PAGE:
, Volume 14, Issue 1, pp 65-77
Date: 17 Nov 2012

Intriguing small-scale spatial distribution of chloropastic and nuclear diversity in the endangered plant Biscutella neustriaca (Brassicaceae)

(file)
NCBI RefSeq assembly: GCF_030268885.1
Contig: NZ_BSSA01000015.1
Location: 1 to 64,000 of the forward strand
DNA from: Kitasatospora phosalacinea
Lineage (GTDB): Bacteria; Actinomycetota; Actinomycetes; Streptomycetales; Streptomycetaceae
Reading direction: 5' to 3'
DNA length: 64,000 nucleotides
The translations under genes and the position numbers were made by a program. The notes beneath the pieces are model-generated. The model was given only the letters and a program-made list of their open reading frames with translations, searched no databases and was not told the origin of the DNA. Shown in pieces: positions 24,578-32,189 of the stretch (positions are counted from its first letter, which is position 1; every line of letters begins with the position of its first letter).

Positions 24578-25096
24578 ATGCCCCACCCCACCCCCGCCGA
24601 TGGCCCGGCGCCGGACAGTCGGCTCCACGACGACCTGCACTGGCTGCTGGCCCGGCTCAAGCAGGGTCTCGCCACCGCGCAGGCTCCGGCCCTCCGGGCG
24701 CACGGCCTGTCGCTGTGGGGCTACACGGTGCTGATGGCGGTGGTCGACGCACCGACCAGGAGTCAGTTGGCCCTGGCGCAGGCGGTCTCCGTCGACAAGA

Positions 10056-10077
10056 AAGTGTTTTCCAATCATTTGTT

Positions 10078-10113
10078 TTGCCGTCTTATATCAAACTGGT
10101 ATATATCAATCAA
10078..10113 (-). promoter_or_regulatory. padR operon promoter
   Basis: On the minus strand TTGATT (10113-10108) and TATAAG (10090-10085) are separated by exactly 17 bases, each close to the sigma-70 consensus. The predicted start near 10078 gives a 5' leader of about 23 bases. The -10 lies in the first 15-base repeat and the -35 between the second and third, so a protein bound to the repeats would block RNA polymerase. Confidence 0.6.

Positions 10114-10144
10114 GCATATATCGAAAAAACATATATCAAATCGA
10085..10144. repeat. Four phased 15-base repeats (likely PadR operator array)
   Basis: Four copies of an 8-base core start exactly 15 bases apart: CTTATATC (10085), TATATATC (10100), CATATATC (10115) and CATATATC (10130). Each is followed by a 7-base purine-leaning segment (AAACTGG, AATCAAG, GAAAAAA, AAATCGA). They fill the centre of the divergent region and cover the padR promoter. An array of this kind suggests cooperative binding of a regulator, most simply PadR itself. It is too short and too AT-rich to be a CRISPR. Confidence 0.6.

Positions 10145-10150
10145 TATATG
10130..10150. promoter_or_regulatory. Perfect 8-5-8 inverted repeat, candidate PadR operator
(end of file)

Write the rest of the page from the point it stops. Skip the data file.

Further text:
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Biscutella neustriaca is an isolated plant taxon with about three thousand known individuals distributed in several fragmented populations. Despite its status as an endangered plant subject to a European LIFE programme for its protection, no conclusive genetic analysis has been performed to help its conservation. We analysed the genetic variability and distribution of nuclear microsatellite markers in a large sample of the population, as well as of the MatK chloroplastic gene in a subsample. We showed, first, that both pollen and seed dispersal, as well as clonal reproduction are strongly limited, and the mating system is obligate outcrossing. Second, we detected two highly divergent chloroplast haplogroups, as well as two completely distinct nuclear gene pools suggesting an ancient isolation between two groups of populations. Intriguingly, a third group of populations appears to combine the nuclear gene pool of one group with the chloroplast haplotype of the other group, suggesting a more recent dramatic colonization and foundation event. Thanks to complementary geological and historical data, we propose a scenario for the evolutionary history of this metapopulation influenced by the dynamics of Seine meanders and human activities. Finally, we give some suggestions for future conservation actions.